In both law and politics, I think the essential battle is the meta-battle of framing the narrative.
– Ted Cruz
One of the interesting factors in debates is how people decide to frame their arguments. This is usually done to be part of a larger scheme. However, this limits the factors of the issue. It can also maliciously be used to adopt non-argumentative strategies such as name calling.
For example, we frame abortion as a “women’s rights” issue. Yet, far more factors play into the issue. It can easily be framed as a health issue. The health of the mother or fetus can be argued as a basis for or against abortion. It can also be a family issue, since the father could be involved along with the rest of the family. Yet, it is primarily framed only as a women’s rights issue. This could be done for several reasons. One way is to attach the idea of an attack on rights to it, that the idea of preventing unfettered access to abortion is attached to some kind of right turns opponents into authoritarians who will strip away personal liberty. The other method is the ability to call someone who opposes a “sexist”. This of course is not an argument nor is it helpful in debate.
Another issue framed in a negative way is immigration restrictions, either through directly banning certain groups or enforcing existing laws. It is very easy to frame it opposition to unfettered immigration as “xenophobic” or “islamophobic”. Of course, it is easier to frame it as an issue as one involving security. This is especially true when the travel ban was announced for a temporary period until proper vetting mechanisms are in place. This is also true when the very act of being undocumented is a crime. This alters the arguments made. Either enforcing laws is bigotry, or not enforcing the laws makes us less secure.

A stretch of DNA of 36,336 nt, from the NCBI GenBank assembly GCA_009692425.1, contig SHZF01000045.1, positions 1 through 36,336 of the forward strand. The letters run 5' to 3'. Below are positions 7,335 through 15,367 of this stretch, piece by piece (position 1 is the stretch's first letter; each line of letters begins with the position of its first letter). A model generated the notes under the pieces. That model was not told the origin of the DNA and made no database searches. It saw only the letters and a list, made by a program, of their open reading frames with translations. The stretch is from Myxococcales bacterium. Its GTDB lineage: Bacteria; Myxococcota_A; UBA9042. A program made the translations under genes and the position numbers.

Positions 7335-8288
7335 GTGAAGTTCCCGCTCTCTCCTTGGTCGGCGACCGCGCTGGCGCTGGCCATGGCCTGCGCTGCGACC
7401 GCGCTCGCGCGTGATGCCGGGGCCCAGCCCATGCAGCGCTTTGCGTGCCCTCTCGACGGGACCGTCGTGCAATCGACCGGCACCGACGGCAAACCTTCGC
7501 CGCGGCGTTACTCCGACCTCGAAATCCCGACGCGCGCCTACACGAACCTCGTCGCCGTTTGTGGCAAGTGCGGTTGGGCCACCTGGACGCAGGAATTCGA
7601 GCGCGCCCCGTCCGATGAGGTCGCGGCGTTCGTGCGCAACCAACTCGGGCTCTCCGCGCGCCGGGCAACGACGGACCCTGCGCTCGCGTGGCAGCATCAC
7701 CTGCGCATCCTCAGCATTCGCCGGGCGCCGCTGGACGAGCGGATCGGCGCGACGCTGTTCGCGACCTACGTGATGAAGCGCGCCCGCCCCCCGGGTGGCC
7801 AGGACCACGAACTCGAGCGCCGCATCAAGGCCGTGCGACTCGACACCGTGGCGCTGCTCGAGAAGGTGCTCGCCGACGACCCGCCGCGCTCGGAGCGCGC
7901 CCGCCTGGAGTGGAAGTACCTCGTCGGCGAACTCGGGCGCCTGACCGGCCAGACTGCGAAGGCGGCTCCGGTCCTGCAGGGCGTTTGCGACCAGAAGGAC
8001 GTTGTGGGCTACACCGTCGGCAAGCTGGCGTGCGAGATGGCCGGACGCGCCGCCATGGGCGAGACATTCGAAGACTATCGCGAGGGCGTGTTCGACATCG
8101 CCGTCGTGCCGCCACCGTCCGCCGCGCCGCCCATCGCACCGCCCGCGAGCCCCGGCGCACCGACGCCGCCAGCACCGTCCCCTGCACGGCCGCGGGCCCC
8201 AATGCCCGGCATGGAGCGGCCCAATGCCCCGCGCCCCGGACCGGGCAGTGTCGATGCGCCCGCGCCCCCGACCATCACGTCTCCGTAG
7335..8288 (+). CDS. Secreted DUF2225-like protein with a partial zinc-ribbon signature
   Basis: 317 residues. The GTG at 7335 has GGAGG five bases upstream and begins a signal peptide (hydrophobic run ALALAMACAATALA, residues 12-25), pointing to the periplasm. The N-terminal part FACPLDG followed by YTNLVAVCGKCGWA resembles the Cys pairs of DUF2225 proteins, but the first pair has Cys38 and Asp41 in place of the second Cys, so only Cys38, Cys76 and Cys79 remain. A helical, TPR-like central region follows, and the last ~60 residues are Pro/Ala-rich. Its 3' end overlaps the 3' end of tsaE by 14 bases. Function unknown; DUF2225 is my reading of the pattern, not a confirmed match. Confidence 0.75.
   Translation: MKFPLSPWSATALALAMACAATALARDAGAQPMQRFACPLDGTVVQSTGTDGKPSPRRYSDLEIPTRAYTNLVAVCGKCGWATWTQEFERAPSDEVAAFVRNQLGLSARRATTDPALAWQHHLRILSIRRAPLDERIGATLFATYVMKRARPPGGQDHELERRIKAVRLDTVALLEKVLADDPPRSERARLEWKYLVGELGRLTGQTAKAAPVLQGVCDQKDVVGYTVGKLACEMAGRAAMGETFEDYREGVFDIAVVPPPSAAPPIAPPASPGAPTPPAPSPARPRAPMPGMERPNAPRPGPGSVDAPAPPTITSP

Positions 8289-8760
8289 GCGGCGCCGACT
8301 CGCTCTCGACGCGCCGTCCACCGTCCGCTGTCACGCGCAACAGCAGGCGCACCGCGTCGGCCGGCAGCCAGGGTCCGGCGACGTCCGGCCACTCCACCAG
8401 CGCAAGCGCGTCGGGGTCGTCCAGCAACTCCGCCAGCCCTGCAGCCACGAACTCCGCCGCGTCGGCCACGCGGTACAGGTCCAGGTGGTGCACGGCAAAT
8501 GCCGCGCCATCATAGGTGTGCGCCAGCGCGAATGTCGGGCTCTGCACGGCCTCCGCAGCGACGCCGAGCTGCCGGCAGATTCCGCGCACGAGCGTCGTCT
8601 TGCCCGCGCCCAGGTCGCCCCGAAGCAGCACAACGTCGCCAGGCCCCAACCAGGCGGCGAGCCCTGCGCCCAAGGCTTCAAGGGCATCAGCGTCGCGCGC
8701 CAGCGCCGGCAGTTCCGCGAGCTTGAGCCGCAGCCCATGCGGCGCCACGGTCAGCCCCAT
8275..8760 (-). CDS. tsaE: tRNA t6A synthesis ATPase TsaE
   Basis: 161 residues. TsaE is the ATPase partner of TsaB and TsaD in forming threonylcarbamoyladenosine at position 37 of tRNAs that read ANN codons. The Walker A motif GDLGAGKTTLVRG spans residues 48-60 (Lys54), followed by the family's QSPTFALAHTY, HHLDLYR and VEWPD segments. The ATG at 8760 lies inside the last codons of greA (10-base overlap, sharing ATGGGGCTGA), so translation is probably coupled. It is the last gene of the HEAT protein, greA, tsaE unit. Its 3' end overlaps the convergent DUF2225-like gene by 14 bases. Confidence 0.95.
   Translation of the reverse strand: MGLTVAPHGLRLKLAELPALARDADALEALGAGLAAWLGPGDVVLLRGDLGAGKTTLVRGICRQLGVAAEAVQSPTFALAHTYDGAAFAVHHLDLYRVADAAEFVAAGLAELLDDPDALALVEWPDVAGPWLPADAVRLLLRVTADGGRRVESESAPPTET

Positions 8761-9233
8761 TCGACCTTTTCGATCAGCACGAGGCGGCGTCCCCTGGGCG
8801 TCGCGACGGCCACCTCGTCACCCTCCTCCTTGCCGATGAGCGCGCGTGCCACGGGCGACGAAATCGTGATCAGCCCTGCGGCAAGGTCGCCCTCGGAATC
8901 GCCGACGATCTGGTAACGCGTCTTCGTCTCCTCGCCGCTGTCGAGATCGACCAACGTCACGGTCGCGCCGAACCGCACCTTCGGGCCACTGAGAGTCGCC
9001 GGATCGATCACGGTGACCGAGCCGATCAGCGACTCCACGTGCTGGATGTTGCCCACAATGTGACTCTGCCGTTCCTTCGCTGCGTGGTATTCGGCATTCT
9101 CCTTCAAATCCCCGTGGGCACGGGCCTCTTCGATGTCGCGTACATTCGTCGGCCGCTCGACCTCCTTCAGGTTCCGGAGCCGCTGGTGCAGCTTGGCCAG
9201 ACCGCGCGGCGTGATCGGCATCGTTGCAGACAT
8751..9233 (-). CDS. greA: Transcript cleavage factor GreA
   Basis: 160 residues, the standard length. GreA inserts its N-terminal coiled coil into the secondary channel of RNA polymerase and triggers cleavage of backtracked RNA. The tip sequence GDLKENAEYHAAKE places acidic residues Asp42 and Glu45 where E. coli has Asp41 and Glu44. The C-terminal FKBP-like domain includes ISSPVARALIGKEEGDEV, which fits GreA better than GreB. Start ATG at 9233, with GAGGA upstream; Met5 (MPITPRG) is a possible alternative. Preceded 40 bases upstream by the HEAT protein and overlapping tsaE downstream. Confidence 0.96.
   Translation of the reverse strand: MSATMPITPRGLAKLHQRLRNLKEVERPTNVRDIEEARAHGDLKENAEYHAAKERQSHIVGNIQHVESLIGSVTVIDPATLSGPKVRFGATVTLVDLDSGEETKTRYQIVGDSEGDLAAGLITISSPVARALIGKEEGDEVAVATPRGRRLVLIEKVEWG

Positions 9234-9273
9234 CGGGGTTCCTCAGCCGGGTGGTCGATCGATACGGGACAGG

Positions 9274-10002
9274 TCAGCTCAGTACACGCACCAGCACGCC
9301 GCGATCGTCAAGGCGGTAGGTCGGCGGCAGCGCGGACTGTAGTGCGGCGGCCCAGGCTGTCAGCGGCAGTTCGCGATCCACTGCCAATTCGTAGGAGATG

This pattern presents a disconnect between the different arguments. When one presents a particular argument, it is usually assumed that the opponent is against your argument, rather than possessing their own. It would be assumed that being against abortion makes the opponent a sexist, and being for it makes one a murderer. These extremes are not useful in any discussion. It cannot be thought of that the opponent has different priorities or ideals. The opponent must be against mine. It is important that the framing of an issue does not get in the way of argumentation.